Important words for me today.
The other night CBS Evening News included a recitation of Maya Angelou’s poem “Caged Bird” as a part of their tribute to the acclaimed poet. Angelou’s words have been there when words could not be found. She provided a voice for the hurting, the abused, the neglected, and the oppressed. She sought for freedom in all the ways it is expressed and manifested. Here these words by one of the greatest, if not the greatest, poet and ponderer of our time.
From Jen Hatmaker’s Interrupted: An Adventure in Relearning the Essentials of Faith:
Missional at its core means “sent.” It is the opposite of “come to us.” So many believers have selected their pet conecpt of the Great Commission: “Go and make disciples of all nations” but neglect the prerequisite instruction: “Go.” Going is the noble history of the Trinity. God sent Jesus to dwell among fallen humanity – not to visit, not to remain separated, not to rescue. Upon Jesus’ resurrection, God sent the Spirit from the heights of heaven to the heart of every believer, an indwelling.
It’s not that Christian influence is bad (well, not all bad), but followed exclusively it distorts our perception of real life and our role in it. We turn a blind eye to the customs, cultures, communities, and contexts where people live their lives with different preferences and worldviews right next door to us. The problem with Christian segregation is the idea that God asked us to be on mission with Him, sent us to some group of people somewhere, and wants us to minister to them in a way that meets their needs by speaking their language.
The Christian season of Lent is a forty-day period, excluding Sundays, in which Christ followers join Jesus on his forty-day fast, spiritually walking in his footsteps. Lent is a season of repentance and spiritual self-examination. It is a time to draw near to Christ, and a time when we recall our brokenness and mortality. This allows us to appreciate the blessings that come on Good Friday and Easter, when Christ dies for us and then is raised to life. (Adam Hamilton, The Way)
“Be glad in the Lord always! Again I say, be glad! Let your gentleness show in your treatment of all people. The Lord is near.” (Philippians 4:4-5, Common English Bible)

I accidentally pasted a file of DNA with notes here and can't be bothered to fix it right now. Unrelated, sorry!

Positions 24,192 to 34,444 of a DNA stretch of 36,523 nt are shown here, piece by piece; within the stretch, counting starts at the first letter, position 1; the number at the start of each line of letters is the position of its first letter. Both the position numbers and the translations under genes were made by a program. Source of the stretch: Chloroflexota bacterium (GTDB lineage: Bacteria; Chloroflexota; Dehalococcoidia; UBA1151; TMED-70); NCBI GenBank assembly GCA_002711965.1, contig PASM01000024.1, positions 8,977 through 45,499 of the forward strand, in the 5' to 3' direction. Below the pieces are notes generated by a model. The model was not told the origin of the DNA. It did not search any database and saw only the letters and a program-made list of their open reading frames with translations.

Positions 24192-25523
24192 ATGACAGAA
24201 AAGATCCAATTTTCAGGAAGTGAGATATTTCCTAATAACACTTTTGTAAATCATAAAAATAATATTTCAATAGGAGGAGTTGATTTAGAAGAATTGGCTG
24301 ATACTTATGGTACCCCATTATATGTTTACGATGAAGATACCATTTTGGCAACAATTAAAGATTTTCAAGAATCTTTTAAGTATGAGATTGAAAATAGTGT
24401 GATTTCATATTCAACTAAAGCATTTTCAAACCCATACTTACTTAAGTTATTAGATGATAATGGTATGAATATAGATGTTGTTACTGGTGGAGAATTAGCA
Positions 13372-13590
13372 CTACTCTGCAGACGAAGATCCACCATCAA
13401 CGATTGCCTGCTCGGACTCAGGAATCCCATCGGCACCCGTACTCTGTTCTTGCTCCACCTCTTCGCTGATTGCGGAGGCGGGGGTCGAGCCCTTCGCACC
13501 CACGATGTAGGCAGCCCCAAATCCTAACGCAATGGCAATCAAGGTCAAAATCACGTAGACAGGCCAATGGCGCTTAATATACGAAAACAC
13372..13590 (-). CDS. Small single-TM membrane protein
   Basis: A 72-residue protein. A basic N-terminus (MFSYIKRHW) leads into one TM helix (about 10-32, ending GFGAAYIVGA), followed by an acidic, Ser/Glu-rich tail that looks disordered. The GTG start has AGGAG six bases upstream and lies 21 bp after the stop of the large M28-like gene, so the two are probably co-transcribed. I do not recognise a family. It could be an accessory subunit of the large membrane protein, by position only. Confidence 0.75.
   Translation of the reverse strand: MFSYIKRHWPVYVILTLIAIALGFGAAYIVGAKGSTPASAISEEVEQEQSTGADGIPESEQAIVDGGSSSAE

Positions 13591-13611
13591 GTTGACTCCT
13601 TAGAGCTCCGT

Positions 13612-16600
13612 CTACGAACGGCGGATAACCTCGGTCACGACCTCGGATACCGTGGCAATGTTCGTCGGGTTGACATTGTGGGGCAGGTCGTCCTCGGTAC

Excerpts from Max Lucado’s God Came Near:
Have you caught a glimpse of His Majesty? A word is placed in a receptive crevice of your heart that causes you, ever so briefly, to see his face. You hear a verse read in a tone you’d never heard, or explained in a way you’d never thought and one more piece of the puzzle falls into place. Someone touches your painful spirit as only one sent from him could do . . . and there he is.
The man. The bronzed Galilean who spoke with such thunderous authority and loved with such childlike humility.
The God. The one who claimed to be older than time and greater than death.
Have you seen him?
Those who first did were never the same.
“My Lord and my God!” cried Thomas.
“I have seen the Lord,” exclaimed Mary Magdalene.
“We have seen his glory,” declared John.
“Were not our hearts burning within us while he talked?” rejoiced the two Emmaus-bound disciples.
But Peter said it best. “We were eyewitnesses of his majesty.”
What greatness of Jesus have you seen? What majesty have you been an eyewitness of? How are you an eyewitness of the Christ?
This is one of my favorite hymns written by Charles Wesley. I use it often as a prayer.
Come, thou long-expected Jesus, born to set they people free; from our fears and sins release us, let us find our rest in thee. Israel’s strength and consolation, hope for all the earth thou art; dear desire of every nation, joy of every longing heart.
Born they people to deliver, born a child and yet a King, born to reign in us forever, now thy gracious kingdom bring. By thine own eternal spirit rule in all our hearts alone; by thine all sufficient merit, raise us to thy glorious throne.
from the United Methodist Hymnal, #196
Disciplined accountability in small groups has been a distinctly Methodist nuance of the understanding of ‘church,’ and the original stress of the Methodist Discipline was on this distinct form of accountable discipleship. (Ted Campbell)